BMW's X3 is now the brand's top-selling model by a wide margin. We'd like to ask our readers what impact they think the new Model Y crossover from Tesla will have on BMW's sales when it arrives. Let us know in the comments below.

Note: MINI brand sales have been excluded from this analysis.

In addition to covering green vehicle topics, John Goreham covers safety, technology, and new vehicle news at Torque News. You can follow John on Twitter at @johngoreham.


DeanMcManis (not verified)    October 7, 2019 - 5:41PM

I think that there is more at play with the 3 Series sales than just Tesla's influence, even though it clearly had a strong impact. When Model 3 buyers were polled to see what cars that they had owned before, there certainly were quite a few BMWs, Mercedes, Audis and such, but the big surprise was that more Model 3 buyers came from owning a Honda Civic/Accord, Ford Focus/Fusion, Toyota Camry/Prius before they bought the Tesla. It seemed that after most buyers were replacing economy cars, many owners were predictably replacing performance and luxury cars. But the Tesla sales have been taking business from a wide spread of competitors. Which is one of the reasons why most every automaker will be offering hybrids/PHEVs and BEVs in their model lineup in the next 2-3 years.
As for the reason why BMW's 3 series slumped and rose back up, I think that the drop was affected by Tesla and a general new car sales decline, but it was also part of the normal automotive product cycle. BMW's Sixth generation (F30) 3 series had been mostly unchanged since it's 2011 debut, and sales predictably slowed over the years, especially as the market shifted from sedans to crossovers and SUVs. As for the rise in 3 Series sales, Oct 2nd was the unveiling of the Seventh generation (G20) 3 series, which was a sales success. The reviews of the previous 3 Series cars were not so rosy, but BMW listened to their buyers and revamped the newest model to have better road feel and subsequently better driver enjoyment. I think that the fact that many automakers have ditched their new sedan models left an open market for BMW to exploit, because they have long had a reputation in building superior performance/luxury sedans, and despite recent trends the 3 series sales shows that there is still a thriving market for those cars. Still, even though BMW happily kept and improved their sedans, they also followed the market in expanding their CUV/SUV models, with similar improvements across their line up. I do however believe that they do need to brace for the impact of the Model Y's introduction, which should hit the world auto market as hard as the Model 3's introduction did in the U.S., with record breaking sales next year. Of course the EV market is poised to gain momentum in a big way over the next two years, and EV competition will only get stiffer as the bigger automakers release their own EVs. I think that (like before), the gas companies will hike up gas prices approaching $5 per gallon, and that there will be a backlash against the recent truck/SUV trends, and there will then be a swing back towards new Hybrids, EVs and PHEVS.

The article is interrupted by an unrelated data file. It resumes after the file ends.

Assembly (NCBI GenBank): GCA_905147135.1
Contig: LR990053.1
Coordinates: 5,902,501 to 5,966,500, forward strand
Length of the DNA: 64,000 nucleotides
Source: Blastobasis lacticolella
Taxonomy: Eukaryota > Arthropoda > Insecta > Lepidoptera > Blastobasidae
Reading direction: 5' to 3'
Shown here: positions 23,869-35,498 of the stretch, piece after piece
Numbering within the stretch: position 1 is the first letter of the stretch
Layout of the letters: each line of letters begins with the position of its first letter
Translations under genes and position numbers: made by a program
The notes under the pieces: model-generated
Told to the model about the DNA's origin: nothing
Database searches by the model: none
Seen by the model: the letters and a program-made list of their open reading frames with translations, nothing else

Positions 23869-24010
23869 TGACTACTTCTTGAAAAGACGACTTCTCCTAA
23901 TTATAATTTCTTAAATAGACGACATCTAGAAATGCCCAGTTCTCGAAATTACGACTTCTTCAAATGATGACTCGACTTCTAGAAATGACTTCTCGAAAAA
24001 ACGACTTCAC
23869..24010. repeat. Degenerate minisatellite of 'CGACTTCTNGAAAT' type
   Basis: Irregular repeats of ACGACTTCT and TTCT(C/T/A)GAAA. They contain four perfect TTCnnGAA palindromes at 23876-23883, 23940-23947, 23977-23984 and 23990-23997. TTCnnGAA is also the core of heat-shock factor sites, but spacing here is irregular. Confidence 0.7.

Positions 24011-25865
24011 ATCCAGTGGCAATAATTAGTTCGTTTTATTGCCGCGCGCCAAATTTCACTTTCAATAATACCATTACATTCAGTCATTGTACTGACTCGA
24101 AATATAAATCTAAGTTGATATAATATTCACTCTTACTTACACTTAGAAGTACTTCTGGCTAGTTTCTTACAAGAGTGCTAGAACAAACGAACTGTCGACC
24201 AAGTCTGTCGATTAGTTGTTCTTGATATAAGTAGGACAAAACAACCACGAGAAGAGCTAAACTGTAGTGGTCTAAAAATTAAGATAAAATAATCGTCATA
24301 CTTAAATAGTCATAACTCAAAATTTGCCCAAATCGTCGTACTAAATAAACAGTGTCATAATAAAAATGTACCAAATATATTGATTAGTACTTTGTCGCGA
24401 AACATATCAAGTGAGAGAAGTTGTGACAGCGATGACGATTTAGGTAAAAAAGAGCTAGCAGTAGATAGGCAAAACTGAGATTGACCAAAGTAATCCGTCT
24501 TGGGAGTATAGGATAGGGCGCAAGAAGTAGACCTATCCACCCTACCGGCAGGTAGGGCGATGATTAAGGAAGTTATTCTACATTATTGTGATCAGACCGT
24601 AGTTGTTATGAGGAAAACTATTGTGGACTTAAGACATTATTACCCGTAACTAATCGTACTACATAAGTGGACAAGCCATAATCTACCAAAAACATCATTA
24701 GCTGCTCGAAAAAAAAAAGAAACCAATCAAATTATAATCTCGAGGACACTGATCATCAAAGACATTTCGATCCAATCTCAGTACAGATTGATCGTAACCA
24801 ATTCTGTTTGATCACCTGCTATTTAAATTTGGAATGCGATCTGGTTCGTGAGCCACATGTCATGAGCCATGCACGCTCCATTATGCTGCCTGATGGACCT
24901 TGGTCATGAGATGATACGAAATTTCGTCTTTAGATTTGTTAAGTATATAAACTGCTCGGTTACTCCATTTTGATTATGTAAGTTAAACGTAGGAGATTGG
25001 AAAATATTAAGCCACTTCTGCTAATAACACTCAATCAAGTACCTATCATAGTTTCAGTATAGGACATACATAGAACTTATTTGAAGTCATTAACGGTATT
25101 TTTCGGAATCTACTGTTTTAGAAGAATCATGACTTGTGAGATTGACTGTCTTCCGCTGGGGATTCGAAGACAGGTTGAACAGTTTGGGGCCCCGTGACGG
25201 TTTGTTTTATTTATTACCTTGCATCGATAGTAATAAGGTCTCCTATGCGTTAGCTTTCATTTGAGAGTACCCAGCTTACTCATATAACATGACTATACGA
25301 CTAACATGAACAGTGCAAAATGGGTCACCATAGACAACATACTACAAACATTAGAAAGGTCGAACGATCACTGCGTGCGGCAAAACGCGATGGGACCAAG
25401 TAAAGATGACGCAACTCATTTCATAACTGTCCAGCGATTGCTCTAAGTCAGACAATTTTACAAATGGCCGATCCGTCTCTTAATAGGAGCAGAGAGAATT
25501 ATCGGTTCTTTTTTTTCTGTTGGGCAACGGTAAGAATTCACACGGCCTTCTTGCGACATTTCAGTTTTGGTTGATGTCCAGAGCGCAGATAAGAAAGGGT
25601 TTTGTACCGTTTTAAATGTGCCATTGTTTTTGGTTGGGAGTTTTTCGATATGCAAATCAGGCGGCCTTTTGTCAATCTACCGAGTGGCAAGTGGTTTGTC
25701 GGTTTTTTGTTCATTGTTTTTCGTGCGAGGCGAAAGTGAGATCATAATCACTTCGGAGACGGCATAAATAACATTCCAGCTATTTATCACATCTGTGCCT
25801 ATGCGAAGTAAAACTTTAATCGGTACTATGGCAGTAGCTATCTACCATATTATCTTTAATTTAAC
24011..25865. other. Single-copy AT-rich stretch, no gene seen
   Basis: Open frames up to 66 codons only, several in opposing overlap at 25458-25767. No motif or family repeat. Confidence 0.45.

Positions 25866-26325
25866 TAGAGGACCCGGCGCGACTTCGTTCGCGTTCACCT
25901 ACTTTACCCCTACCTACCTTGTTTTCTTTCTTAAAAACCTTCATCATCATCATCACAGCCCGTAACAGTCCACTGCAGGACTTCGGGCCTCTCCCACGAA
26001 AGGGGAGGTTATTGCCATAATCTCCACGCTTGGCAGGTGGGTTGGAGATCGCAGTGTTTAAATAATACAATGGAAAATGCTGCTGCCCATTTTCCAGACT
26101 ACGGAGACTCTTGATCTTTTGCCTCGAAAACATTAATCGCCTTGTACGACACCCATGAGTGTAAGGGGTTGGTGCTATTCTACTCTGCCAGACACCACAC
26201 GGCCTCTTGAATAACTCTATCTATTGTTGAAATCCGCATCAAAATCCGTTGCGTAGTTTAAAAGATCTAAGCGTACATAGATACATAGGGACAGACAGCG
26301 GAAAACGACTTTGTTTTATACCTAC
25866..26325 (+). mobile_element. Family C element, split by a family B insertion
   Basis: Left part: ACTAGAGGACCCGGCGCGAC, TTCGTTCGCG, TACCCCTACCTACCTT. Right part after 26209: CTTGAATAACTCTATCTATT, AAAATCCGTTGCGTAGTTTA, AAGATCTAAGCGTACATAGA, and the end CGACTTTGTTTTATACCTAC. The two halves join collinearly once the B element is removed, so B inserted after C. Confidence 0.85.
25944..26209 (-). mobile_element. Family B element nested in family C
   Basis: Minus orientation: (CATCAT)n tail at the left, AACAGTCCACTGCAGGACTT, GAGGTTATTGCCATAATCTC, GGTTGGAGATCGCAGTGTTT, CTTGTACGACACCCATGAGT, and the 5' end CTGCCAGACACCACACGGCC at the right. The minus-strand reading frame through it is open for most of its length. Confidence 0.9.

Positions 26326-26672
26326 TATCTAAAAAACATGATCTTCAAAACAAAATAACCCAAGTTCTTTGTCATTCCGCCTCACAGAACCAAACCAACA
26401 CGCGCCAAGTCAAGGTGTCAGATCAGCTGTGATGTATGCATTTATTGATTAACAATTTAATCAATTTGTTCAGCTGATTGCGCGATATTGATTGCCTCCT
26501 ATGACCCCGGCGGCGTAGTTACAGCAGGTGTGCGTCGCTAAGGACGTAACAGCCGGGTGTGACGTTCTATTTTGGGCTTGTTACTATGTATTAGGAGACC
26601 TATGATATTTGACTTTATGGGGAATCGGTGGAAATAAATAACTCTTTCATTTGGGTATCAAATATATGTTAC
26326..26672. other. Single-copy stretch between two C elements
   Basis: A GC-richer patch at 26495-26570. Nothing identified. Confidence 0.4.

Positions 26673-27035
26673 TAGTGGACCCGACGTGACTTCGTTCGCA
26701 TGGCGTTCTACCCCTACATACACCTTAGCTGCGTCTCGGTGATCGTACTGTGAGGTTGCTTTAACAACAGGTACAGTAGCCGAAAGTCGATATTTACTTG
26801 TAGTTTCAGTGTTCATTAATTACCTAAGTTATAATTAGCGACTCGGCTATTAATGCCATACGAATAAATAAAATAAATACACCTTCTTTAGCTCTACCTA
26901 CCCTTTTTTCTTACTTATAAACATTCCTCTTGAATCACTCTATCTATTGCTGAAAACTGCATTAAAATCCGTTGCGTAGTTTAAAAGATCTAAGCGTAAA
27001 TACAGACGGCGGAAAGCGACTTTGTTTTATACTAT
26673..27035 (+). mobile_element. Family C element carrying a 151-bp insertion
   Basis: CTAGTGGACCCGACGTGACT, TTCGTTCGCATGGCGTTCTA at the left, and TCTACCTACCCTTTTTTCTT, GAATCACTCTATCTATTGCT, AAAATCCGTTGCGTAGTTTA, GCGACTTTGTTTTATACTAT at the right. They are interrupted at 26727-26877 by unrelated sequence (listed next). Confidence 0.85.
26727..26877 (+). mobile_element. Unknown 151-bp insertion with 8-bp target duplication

Terry Woram (not verified)    March 8, 2020 - 3:43AM

Interesting take but disagree that gasoline companies want to hike prices to $5 a gallon and kill their demand. California gas prices have blown out due to aggressive new taxes, a ‘cap and trade’ sin tax, costly refinery formulation mandates by CARB, terminal tankage constraints limiting fuel imports creating an ‘island market’ with price spikes at the slightest supply upset. CA politicians want to kill gas demand, not fuel suppliers, and these Dems don’t care if it drains your wallet. Their attitude-‘Just buy a Tesla’. That’s why CA gas prices are almost double the rest of US.